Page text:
You felt you were being helped
You’ve identified what you want to achieve from your speech but now you must place the entire focus on how you can best serve the audience, whilst remaining in pursuit of your desired outcome.
If you’re selling a product, service, idea or experience, the audience doesn’t want just to sit and listen to you telling them how great it is, how much you love it or how it has changed your life – they want to know what it can do for them.
Of course, you may want to relate a personal story or experience in a speech and there’s nothing wrong with that, but you must remember always to come back to how this will benefit your audience members.
Imagine if you went online to buy a holiday and the website said things like:
- “Book this holiday to help ensure we meet our annual business targets.”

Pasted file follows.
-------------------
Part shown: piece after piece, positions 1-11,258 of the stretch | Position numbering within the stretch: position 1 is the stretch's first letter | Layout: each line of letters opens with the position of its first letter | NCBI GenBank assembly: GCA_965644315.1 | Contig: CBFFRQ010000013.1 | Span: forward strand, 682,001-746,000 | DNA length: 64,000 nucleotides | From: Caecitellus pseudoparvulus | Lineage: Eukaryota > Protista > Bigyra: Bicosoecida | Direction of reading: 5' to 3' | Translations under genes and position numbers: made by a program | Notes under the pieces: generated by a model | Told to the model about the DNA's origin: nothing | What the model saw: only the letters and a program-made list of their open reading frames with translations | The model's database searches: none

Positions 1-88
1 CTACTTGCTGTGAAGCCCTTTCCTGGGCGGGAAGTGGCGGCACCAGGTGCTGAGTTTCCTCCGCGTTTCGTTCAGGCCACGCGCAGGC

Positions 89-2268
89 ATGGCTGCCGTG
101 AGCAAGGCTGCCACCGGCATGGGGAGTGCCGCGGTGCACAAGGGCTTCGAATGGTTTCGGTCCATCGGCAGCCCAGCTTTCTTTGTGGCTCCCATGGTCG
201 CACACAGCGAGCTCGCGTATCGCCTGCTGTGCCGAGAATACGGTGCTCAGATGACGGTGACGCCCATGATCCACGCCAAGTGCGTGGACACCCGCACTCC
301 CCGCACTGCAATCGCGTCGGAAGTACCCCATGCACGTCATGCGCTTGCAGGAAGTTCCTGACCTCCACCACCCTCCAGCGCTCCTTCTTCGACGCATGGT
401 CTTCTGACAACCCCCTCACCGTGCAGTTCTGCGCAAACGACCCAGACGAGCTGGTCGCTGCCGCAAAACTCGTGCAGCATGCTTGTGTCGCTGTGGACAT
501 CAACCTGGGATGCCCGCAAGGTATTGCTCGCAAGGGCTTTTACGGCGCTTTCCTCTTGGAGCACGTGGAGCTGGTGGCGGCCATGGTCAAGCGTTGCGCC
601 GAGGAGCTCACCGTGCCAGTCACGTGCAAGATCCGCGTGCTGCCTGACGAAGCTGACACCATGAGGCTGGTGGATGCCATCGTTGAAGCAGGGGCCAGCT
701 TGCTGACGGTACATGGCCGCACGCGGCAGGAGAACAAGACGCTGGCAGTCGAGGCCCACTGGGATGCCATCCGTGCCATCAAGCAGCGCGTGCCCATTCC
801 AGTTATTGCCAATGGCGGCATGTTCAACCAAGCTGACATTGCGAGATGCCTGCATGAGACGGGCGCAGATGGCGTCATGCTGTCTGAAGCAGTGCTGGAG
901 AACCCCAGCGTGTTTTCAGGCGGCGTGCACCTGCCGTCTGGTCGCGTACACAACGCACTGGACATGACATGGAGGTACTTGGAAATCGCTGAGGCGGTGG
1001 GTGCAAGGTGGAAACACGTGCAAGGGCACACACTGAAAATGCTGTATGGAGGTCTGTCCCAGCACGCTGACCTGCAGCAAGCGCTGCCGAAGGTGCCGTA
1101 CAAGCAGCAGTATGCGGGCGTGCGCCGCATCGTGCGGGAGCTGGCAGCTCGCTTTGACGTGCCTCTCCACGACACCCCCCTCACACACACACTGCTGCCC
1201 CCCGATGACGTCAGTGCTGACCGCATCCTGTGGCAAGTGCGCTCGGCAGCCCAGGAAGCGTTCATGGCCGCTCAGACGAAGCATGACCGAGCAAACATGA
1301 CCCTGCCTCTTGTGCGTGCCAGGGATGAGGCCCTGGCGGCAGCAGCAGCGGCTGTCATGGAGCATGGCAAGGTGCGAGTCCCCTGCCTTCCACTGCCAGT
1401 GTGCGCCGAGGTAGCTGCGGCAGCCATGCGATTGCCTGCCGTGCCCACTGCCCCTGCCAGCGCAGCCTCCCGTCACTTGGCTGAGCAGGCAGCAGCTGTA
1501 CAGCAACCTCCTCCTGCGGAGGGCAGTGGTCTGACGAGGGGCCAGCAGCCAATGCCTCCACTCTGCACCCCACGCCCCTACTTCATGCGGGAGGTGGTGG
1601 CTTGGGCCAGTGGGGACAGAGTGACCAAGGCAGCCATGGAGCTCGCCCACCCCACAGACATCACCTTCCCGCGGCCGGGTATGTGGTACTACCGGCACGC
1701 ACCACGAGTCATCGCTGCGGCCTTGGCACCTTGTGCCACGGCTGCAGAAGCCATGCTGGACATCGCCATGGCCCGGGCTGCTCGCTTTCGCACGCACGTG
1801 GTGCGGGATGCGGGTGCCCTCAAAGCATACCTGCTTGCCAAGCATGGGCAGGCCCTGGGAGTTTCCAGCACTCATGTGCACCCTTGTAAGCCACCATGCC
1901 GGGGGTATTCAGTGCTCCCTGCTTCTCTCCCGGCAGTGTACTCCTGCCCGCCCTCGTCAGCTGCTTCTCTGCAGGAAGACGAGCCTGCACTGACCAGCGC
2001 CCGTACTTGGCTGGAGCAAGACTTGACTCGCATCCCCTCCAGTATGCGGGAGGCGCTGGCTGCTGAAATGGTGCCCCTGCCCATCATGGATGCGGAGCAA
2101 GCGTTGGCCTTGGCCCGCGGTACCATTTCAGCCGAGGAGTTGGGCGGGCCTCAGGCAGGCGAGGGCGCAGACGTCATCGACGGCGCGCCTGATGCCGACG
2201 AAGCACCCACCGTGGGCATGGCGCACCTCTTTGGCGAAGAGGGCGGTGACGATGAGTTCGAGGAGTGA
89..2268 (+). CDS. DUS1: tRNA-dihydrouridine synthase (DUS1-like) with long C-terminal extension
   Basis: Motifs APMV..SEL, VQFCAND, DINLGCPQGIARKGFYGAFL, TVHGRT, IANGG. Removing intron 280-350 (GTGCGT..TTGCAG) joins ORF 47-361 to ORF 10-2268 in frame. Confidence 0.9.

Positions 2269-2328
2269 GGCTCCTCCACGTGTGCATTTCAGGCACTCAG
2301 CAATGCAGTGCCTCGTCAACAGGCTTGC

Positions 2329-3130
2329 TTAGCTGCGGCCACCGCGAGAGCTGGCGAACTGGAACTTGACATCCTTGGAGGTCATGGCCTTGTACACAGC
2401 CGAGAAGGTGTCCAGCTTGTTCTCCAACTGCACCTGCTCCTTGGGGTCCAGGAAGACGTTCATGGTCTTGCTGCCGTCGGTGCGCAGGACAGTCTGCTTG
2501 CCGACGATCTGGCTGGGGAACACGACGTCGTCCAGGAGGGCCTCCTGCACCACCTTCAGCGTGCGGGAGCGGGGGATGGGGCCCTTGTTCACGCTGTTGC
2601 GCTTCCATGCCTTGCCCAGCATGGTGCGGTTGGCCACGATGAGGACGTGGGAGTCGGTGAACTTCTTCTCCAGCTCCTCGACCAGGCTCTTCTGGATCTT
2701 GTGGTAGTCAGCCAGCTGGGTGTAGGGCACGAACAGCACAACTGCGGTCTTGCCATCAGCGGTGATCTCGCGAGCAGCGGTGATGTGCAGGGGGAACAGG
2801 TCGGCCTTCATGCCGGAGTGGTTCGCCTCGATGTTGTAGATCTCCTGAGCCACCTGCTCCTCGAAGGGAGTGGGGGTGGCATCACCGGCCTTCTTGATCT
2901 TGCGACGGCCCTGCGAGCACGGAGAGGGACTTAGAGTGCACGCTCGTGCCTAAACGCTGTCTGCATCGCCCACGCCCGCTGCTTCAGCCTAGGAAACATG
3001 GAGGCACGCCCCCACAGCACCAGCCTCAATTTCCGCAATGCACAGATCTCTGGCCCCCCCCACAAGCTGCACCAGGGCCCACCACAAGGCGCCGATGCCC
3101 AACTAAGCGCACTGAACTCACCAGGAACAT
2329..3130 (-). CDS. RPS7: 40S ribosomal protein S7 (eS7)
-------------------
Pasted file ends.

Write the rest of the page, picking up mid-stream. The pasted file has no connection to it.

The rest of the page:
- “Stay at this hotel, we had such a great time there last year at our company conference.”
- “When you reserve your next holiday with us, we’ll make sure you do exactly what we recommend and take all elements of choice out of your experience.”
Your audience wants to know you have thought about them. They want to know you care about their experience and they don’t want to feel intimidated or forced into adopting your viewpoint.
So, always put the AX at the heart of your speech – and leave your audience raving about the experience.
About the author
This guide has been written exclusively for ByteStart by Dan Magill. Dan is a member of Toastmasters International, a not-for-profit organisation that has provided communication and leadership skills since 1924 through a worldwide network of clubs. With more than 400 clubs and 10,000 members in the UK and Ireland, find your nearest club at www.toastmasters.org